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Good news for News Corp -

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ELEANOR HALL: News Corporation has announced a strong quarterly result. Its revenue is up by 10 per
cent to $US 8.7 billion and Rupert Murdoch is crediting the strong box office performance of films
like Avatar.

But he glossed over the sluggish performance of some of his digital businesses to again push his
plan for charging for online content. Mr Murdoch said News Corporation is close to unveiling its
model for web subscription services as Craig McMurtrie reports.

CRAIG MCMURTRIE: On the back of Avatar, a box office success he described as stunning, and with it,
a strong quarterly result. The News Corporation chief returned again to a favourite theme -
charging for online content.

RUPERT MURDOCH: Excuse the immodesty, but News Corporation's pre-eminence as a content creator
comes as the debate over the primacy of content is over. Content is not just king, it is the
emperor of all things electronic. We are on the cusp of a digital dynasty in which our company and
our shareholders will profit greatly.

CRAIG MCMURTRIE: With financial analysts and reporters listening into the quarterly teleconference
call, Rupert Murdoch said News Corporation was in advanced talks with other media companies and
device managers. And while he wouldn't be pinned down, he promised a typically aggressive approach.

RUPERT MURDOCH: Far too many content companies were passive in the phase of predatory behaviour and
self-serving sophistry. Passivity and meekness are not characteristics of our company. A year ago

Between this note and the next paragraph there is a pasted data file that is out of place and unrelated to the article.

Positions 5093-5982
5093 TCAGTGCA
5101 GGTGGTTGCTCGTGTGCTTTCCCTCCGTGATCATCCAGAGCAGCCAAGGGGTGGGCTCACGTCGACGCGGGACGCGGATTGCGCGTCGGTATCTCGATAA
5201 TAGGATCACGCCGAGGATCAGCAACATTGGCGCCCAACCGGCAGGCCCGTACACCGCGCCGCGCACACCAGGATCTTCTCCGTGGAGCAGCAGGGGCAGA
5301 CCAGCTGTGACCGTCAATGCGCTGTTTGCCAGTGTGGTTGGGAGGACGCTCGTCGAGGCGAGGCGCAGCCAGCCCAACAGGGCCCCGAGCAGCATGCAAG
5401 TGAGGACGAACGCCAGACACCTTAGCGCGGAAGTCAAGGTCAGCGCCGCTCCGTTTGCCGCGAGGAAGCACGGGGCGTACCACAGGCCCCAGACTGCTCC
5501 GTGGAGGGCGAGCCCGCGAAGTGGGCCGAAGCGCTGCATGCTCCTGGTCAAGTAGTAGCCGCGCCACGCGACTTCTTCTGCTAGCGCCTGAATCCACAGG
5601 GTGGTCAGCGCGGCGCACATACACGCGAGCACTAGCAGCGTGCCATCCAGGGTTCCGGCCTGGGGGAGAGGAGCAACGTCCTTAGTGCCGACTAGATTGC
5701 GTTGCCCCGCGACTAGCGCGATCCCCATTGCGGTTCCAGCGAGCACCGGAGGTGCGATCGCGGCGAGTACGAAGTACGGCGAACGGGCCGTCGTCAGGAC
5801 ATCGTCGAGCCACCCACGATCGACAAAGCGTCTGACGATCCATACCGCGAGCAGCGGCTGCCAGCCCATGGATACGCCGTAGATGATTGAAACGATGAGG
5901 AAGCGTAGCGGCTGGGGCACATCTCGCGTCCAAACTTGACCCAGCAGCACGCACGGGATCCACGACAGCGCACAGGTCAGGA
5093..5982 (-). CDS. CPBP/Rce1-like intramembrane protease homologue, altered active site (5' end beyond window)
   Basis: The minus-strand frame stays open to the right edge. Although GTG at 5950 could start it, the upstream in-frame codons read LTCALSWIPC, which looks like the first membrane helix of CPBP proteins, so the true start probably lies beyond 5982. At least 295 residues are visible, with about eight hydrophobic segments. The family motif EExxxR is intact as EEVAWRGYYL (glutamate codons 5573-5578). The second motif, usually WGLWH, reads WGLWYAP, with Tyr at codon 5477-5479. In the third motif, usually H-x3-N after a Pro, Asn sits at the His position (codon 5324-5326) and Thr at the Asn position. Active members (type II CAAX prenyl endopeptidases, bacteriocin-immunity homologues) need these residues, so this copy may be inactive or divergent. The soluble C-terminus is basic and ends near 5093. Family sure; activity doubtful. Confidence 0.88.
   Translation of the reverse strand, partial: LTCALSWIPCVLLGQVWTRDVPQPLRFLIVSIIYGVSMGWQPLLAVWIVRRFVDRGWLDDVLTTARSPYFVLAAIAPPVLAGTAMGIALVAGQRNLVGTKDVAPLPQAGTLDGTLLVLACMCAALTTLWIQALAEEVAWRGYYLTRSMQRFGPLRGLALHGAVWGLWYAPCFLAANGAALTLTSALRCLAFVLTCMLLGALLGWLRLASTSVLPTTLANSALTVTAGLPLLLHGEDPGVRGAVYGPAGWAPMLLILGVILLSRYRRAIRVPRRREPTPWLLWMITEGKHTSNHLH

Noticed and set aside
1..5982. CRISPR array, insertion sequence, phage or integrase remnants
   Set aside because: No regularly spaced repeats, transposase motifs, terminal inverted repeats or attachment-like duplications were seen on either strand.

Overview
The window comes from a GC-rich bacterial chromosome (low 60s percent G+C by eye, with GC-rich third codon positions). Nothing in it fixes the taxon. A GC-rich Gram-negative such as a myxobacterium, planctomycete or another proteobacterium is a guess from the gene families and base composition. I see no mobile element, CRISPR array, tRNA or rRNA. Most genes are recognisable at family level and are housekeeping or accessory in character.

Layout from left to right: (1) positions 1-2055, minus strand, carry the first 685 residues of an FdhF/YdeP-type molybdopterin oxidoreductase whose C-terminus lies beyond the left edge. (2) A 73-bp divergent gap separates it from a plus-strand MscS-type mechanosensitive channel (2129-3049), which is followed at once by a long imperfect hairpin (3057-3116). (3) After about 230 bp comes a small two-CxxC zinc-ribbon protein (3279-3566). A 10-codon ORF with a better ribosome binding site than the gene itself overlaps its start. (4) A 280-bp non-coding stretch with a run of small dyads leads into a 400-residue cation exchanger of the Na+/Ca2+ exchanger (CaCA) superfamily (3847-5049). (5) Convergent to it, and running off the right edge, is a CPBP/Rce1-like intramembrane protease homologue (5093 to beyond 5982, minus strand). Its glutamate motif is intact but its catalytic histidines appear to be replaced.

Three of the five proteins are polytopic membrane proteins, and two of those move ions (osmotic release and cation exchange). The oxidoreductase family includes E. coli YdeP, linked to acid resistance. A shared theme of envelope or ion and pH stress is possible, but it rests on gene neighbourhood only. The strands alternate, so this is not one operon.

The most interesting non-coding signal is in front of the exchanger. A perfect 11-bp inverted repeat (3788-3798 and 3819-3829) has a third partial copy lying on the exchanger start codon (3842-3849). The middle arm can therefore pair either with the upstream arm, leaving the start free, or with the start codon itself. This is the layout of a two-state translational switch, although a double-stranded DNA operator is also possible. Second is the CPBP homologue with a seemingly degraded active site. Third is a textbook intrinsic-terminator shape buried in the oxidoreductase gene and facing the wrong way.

(inaudible) was though heretical, but somehow the profane has become profound and the content clan
has gathered around our ideas.

As I said earlier, the value of content is now clear, instead of the existential debate about
value, now we are merely haggling over valuations.

CRAIG MCMURTRIE: Predictably the question centred on what sort of online subscription model and
when?

RUPERT MURDOCH: We'll be charging for online wherever we have publications, certainly be doing that
in Australia and Britain and this country.

REPORTER: Okay, and anymore precise plans for Australia? Any specific online publications you'll be
looking at next?

RUPERT MURDOCH: It'll certainly be all of our publications and you know, we'll see how it develops
and it wouldn't surprise me if Australia's, you know, a couple of months behind the other
countries.

CRAIG MCMURTRIE: Describing News Corporation as the world's pre-eminent content company he was
completely dismissive of suggestions that newspapers could face disaster if they started charging
for content on websites. He says there'll be more details of his thinking in the next two months.

This is Craig McMurtrie in Washington for The World Today.